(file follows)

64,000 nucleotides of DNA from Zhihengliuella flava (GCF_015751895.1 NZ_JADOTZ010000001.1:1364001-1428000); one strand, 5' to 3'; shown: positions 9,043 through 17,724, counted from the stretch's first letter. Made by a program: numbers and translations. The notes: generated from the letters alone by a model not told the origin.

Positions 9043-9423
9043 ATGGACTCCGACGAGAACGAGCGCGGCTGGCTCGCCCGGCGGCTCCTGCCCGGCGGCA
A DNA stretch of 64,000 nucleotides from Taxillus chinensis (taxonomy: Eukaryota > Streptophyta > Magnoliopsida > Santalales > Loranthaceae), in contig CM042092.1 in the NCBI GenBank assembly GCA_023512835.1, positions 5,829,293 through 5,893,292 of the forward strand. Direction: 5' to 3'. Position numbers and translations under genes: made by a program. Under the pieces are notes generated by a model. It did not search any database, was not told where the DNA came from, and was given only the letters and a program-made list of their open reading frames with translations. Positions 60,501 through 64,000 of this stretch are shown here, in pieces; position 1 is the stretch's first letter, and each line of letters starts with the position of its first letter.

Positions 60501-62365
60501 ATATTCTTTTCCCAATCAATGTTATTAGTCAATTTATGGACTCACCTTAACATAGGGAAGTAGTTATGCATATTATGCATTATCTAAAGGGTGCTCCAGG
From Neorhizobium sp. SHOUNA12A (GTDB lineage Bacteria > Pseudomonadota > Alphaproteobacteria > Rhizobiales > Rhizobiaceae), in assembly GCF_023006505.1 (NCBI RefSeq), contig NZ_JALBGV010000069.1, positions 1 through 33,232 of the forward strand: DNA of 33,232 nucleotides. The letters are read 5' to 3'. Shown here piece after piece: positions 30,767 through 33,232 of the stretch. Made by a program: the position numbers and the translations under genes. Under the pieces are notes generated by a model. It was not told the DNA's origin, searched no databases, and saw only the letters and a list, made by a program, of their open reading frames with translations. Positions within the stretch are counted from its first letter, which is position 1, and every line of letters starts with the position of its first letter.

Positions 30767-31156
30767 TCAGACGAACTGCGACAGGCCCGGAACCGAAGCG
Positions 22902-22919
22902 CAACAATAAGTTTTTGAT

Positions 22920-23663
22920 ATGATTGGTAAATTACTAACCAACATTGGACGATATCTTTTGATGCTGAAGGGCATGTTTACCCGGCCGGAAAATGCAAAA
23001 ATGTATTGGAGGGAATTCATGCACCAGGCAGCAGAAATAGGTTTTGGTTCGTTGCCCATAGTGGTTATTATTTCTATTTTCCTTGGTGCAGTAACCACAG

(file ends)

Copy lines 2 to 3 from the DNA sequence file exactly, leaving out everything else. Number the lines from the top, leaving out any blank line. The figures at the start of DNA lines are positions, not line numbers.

Positions 9043-9423
9043 ATGGACTCCGACGAGAACGAGCGCGGCTGGCTCGCCCGGCGGCTCCTGCCCGGCGGCA